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James is an open source developer working on Play framework. His passion is making web development simpler, through using the right tools in the right way for the right job. James is a DZone MVB and is not an employee of DZone and has posted 14 posts at DZone. You can read more from them at their website. View Full User Profile

How to Write a REST API in Play Framework

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A very common question that we get on the Play mailing list is how do you write a REST API using Play Framework? There's no explicit documentation on it, you won't find a page in the Play documentation titled "Writing REST APIs". The question is often met with confusion, to those that try to answer it, the question for them is "how can you not write a REST API with Play? Play is all about REST."

So let me explain why we don't have a page on writing REST APIs. Play is fundamentally a framework for writing REST APIs, just like a fridge is a tool that is fundamentally for keeping food cold. When you buy a fridge, and you get the manual for a fridge, do you find a page titled "How to keep food cold using the fridge"? Probably not. You'll find instructions for installing the frige, turning it on, setting the temperature, adjusting the shelves, but you won't find instructions that explicitly say how to keep the food cold. Why not? Because it's assumed that you understand, when you buy the fridge, that the way to keep food cool in it is by putting food in and closing the door. The whole manual is about how to keep food cold, since that's the fridges fundamental function.

It's the same with Play. We assume first of all that you know what a REST API is. There's plenty of documentation out there on the web on what a REST API is, there's no reason for us to repeat this in our documentation, a good place to start might be this StackOverflow question. As the first answer to that question says, "Really, what it's about is using the true potential of HTTP", Play also provides everything you need to use the true potential of HTTP.

So we have documentation on writing routes in Scala and Java, we have documentation on sending results in Scala and Java, we have documentation on handling JSON in Scala and Java, and so on and so on. All this documentation is giving you the tools you need to implement what Play fundamentally about, that is, HTTP, which when realised to its true potential, will be REST. There's nothing special about a REST API in Play, writing a REST API in Play means writing a web application in the way that Play is designed to be used. We could probably rename the Play documentation home page to be "Writing a REST API in Play", that would accurately describe what most of the Play documentation is about.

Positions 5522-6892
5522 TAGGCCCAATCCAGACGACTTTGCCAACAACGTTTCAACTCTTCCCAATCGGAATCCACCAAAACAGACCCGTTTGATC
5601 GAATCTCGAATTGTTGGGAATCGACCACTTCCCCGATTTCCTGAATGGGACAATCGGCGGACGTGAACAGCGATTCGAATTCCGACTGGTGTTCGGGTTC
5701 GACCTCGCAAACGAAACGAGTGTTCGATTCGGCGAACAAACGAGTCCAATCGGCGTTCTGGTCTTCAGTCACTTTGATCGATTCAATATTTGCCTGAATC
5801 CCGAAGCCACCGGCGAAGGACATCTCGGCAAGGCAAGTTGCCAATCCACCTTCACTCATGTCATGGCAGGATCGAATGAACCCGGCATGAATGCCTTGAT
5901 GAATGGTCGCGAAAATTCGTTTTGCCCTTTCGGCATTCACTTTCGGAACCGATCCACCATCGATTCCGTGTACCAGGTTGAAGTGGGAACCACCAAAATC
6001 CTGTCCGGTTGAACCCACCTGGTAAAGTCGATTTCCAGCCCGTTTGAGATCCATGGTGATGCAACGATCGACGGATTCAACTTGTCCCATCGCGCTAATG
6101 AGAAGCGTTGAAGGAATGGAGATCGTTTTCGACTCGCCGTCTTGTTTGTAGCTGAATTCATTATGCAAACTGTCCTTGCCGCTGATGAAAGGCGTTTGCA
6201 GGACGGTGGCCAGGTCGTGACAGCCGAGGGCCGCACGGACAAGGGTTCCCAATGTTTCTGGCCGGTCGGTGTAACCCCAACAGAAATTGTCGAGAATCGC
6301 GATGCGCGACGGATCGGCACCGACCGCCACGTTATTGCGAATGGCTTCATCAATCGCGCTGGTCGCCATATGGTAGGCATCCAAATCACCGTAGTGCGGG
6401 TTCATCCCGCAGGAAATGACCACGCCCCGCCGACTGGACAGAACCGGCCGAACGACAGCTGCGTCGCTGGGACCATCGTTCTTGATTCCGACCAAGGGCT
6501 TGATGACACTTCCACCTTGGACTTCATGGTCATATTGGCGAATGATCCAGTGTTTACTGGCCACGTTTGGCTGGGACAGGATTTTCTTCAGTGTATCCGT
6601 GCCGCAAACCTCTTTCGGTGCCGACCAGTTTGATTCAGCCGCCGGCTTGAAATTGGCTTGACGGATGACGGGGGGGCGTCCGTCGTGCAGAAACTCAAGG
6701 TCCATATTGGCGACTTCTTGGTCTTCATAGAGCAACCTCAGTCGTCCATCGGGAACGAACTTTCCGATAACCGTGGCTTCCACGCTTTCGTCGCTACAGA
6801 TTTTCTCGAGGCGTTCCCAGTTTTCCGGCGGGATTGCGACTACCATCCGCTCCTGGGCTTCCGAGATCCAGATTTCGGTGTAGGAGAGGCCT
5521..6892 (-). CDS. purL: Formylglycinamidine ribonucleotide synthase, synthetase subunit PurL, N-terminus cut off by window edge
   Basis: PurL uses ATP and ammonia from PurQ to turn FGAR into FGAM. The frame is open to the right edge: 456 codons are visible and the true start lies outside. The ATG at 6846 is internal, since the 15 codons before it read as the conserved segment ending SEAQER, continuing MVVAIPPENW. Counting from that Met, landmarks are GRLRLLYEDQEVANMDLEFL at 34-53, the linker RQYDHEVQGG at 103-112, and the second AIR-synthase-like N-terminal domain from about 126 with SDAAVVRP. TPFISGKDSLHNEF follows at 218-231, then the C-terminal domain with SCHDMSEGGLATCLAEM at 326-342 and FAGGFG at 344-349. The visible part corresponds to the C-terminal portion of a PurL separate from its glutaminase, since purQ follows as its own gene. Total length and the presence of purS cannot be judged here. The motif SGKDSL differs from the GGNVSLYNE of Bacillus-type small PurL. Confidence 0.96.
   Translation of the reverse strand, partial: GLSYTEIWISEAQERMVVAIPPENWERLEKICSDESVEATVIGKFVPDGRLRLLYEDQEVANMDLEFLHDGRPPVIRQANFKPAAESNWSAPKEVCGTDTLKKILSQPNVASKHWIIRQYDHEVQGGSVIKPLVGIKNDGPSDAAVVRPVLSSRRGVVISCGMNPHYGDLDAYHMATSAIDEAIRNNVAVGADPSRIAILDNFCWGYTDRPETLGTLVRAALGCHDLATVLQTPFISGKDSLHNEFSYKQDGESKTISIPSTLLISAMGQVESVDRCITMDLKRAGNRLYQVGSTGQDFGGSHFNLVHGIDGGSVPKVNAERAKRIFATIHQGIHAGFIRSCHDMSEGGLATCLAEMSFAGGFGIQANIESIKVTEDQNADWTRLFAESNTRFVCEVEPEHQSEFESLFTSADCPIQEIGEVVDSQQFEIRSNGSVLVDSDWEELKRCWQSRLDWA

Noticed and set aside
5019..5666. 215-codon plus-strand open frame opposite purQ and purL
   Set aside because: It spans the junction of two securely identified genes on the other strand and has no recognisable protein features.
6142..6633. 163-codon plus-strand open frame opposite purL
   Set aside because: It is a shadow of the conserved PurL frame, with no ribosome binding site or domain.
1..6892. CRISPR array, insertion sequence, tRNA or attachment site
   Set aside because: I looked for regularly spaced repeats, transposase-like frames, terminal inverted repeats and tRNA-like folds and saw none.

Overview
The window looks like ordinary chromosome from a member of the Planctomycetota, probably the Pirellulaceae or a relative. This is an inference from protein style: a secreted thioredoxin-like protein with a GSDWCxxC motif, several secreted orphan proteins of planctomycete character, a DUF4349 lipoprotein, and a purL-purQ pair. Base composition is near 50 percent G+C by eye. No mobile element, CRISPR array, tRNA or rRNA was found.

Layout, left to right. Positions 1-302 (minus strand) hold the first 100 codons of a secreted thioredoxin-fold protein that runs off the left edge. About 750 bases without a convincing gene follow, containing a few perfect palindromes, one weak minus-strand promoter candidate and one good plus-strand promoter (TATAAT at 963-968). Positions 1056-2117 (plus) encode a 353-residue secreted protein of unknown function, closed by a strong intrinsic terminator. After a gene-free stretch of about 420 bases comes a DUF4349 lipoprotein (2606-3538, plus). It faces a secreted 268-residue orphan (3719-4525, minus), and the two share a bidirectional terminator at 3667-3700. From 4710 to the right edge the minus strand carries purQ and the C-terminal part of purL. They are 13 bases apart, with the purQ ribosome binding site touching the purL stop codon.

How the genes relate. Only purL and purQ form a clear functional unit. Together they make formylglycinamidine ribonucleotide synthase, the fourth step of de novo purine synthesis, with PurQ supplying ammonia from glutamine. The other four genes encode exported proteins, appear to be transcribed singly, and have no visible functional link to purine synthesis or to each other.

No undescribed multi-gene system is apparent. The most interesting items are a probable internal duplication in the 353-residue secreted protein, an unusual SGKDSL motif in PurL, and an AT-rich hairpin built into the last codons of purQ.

Let me repeat again, Play is all about realising the full potential of HTTP, which means Play is all about REST. You want to read about how to write a REST API in Play? Read the Play documentation, it's all about writing a REST API in Play.

Published at DZone with permission of James Roper, author and DZone MVB. (source)

(Note: Opinions expressed in this article and its replies are the opinions of their respective authors and not those of DZone, Inc.)


Luca Cavagnoli replied on Mon, 2013/06/17 - 3:33am

People would prefer to read one, straightforward "How to write REST API in Play" article, rather than reading documentation on writing routes in Scala and Java, documentation on sending results in Scala and Java,  documentation on handling JSON in Scala and Java, and so on and so on... and put all the pieces together. Just for the sake of saving time, you know.

Giovanni Cândid... replied on Sat, 2014/02/08 - 4:05pm

You have a point, but the default implementation of routes is tedious to write Restfull APIS. For every controller (C) there is the need to declare all routes for each Action (A) and Method (M) So, we and up in the worst case with C*A*4 redundant declarations. In other frameworks this is a common problem, so, we have better ways to declare routes.  I'm new to play, but experienced with PHP frameworks, Java EE and Spring, and both offer ways to declare restful routes in more scalable and productive ways. Well, the route can be override, but the point I wanna say is that this is a problem the framework could provide good, native, flexible, solution.   

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